In this edition of Dealer Round Up, Snow Plow News ask dealers for the best plows, trucks and spreaders for clearing strip mall parking lots.
June 29, 2022 | Emma Tyborski
For the small to medium-sized snow removal contractor that’s doing the small strip malls, stuff that’s got an acre, two acre parking lots, a truck is right at that border line being the right vehicle, because you can only move so much snow with a truck and only so much capability. You’re going to be really looking at more of an F450 for carrying capacity, I would say something like the Western Wideout, Wide Out XL, the Fisher XLS, the Buyer SnowDogg 810 Power Plow, or the BOSS Power Expanding Plow would be something to be the most efficient.
When it comes to spreaders, as you know, the industry’s changing. I wouldn’t say a spreader really, I’d be looking at putting a brine sprayer on. The brine is coming to the future and you can do a lot more with the brine and it gives you more versatility with one guy on truck. But again, once you start getting over that two acre range that’s when you need to stop screwing around with the trucks, get equipment on it, you make more money with a skid steer and it’s more efficient. You’re far more efficient with a wheel loader than a truck, so the trucks are a necessary evil in this industry for the small stuff, but you get to a point where it’s not the right vehicle to have in the operation.
For a strip mall, a payloader and a dedicated salt truck are needed. If you’re trying to do an entire strip mall or a larger plaza, anything over an acre with a pickup truck, you’re over taxing the truck and plow. You should be into a skid steer or some type of a compact loader for larger areas. The truck should be used for cut out, clean out, and prep and maybe doing your final, but trying to plow and salt with the same truck in that application, you’re gonna kill the truck.
I’m a huge proponent of the switch and go product incorporating that into snow and ice. So that’s going to require a class 5 vehicle. I really like the new Chevy medium duties, you can even get it in a 6,500, which is a 23,000 GVW truck. You add the switch and go, you can you can go from dump body to a salt spreader in five minutes with one guy, that’s a pretty versatile piece of equipment.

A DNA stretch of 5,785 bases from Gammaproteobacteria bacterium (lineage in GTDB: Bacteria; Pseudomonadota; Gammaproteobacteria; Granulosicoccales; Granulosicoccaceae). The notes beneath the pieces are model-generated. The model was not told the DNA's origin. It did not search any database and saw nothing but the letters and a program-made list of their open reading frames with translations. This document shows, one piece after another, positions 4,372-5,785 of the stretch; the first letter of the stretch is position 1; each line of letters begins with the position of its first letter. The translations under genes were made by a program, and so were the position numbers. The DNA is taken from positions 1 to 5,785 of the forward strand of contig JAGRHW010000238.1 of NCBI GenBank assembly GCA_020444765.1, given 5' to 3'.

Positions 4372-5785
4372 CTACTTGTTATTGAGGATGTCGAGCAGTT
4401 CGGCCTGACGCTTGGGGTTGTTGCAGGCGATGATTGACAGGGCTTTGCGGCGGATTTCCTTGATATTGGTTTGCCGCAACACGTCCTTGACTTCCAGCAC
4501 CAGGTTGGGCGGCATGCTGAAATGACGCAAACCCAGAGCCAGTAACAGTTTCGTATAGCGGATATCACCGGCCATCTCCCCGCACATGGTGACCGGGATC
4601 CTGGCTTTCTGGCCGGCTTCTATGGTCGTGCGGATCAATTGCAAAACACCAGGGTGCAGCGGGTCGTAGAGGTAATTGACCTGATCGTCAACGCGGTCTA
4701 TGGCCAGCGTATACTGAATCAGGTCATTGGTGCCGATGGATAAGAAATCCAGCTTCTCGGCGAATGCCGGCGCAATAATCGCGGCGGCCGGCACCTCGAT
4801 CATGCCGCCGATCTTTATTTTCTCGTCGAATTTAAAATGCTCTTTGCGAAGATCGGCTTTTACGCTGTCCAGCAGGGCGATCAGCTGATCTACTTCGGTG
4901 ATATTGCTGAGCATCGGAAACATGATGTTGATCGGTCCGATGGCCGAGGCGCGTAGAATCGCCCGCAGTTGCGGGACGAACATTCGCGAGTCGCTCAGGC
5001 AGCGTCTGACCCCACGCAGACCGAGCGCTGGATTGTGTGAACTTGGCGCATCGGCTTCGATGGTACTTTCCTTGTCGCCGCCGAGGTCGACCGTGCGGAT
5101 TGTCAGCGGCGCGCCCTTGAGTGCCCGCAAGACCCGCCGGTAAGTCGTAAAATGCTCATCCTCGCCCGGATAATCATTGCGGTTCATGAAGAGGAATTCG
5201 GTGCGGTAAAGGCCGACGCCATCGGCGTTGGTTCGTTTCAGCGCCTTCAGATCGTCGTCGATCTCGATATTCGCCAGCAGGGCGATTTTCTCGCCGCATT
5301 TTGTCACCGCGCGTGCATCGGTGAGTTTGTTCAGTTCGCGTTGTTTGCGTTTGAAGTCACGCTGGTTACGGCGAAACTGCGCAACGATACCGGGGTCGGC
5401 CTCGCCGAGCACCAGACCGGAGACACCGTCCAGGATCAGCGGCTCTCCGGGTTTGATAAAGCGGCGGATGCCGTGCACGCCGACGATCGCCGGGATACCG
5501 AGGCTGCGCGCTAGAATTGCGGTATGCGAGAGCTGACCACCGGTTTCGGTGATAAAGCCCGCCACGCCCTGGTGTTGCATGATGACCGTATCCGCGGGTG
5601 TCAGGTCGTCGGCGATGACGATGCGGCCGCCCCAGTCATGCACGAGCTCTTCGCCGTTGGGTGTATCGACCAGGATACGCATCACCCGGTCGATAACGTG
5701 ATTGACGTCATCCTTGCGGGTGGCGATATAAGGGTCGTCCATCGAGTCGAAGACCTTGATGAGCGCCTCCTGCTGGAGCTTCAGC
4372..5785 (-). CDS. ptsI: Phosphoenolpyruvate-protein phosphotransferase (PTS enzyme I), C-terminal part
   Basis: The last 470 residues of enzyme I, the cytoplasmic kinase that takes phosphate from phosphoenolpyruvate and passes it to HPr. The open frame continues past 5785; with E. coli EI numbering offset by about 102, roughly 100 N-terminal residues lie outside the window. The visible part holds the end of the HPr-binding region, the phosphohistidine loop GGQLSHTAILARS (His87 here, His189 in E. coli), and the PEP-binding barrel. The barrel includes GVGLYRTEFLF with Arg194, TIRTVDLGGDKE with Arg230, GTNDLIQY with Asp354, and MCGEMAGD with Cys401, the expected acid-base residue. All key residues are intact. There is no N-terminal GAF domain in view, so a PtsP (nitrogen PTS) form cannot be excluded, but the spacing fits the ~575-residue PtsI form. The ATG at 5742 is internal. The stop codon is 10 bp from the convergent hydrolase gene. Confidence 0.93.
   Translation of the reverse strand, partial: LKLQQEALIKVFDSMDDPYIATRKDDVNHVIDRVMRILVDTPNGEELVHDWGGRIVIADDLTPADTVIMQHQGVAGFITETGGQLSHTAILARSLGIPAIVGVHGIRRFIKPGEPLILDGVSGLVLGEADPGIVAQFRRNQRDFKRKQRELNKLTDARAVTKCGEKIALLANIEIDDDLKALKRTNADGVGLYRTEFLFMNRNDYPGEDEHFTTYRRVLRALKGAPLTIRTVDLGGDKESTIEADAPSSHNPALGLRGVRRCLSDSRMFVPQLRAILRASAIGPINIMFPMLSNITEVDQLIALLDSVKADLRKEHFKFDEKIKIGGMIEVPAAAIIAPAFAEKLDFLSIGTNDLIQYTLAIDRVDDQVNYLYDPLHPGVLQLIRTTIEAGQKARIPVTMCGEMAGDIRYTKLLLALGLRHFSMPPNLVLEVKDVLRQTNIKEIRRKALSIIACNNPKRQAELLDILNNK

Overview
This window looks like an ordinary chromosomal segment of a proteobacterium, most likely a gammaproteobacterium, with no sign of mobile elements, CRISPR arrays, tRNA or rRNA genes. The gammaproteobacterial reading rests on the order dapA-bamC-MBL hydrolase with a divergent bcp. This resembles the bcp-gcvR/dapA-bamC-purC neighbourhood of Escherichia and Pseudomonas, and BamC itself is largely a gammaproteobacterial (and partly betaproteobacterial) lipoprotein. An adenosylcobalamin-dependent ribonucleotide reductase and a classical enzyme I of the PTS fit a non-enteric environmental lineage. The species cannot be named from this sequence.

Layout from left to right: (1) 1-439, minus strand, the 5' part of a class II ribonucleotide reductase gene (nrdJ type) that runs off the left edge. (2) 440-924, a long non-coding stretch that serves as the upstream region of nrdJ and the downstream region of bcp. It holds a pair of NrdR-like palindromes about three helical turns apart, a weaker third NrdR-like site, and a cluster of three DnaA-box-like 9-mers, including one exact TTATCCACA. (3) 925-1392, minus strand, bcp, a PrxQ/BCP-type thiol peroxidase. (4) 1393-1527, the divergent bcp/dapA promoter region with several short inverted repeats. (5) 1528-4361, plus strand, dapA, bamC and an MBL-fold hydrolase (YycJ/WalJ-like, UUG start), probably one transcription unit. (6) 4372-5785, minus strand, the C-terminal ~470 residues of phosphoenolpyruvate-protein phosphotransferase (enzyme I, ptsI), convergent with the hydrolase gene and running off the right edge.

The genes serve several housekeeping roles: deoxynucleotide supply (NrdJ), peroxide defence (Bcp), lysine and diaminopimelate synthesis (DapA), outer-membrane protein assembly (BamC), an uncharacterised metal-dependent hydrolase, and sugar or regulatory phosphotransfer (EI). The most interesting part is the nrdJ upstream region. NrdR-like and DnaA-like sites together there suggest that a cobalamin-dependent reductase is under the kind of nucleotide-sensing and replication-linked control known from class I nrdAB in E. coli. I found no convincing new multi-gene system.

Then as far as the plow, you need to throw on an 8-6-11 XLS, preferably in stainless steel, but then you can go out and have a wingspan up to 11 feet on a pretty big truck with maybe a four and a half yard hopper that’s attached to a body that you can take on and off. I think that’s the the best the best weapon in the arsenal right now.
For the bigger lots it all comes down to speed and efficiency, so the bigger trucks are going to be better. So the new 6500 Chevys or F600s that you can fit a a good 10-foot plow on, vee or a straight with a big sander at least a three to four yard unit would probably be the most efficient. I do like trucks that have detachable bodies so you can use it one day as a plow truck and the next day back as a dump truck without going through the hassle of removing a big unit like a four or five yard sander.
As far as a parking lot plow, definitely an expandable plow if you’re strictly doing parking lots always keeping up with the snow, your Western Wideout, your Fisher XLS, your SnowEx Expandable, those are by far the most efficient blades out there. But if you’re mixing in driveways and you’re coming in after a storm, you definitely should be looking at a v-plow. The v-plow overall we feel is the best thing on the market to to hit a bunch of different options, because you can break through in the vee and then you can scoop it and still carry a lot of snow, not as much as an expandable, but those are our two biggest options that we would definitely recommend.
As far as the truck goes, I’m not specific to the brand of anything, but if you’re doing parking lots you definitely need a one ton or larger. For driveways you should have three quarter. The market is opening for half ton trucks, there’s a lot more plow options now to fit the lighter trucks and we see a lot more homeowners going with half tons, but for the most part they’re not built for commercial use. Trucks should be in the three-quarter or one-ton market for your commercial plow guys.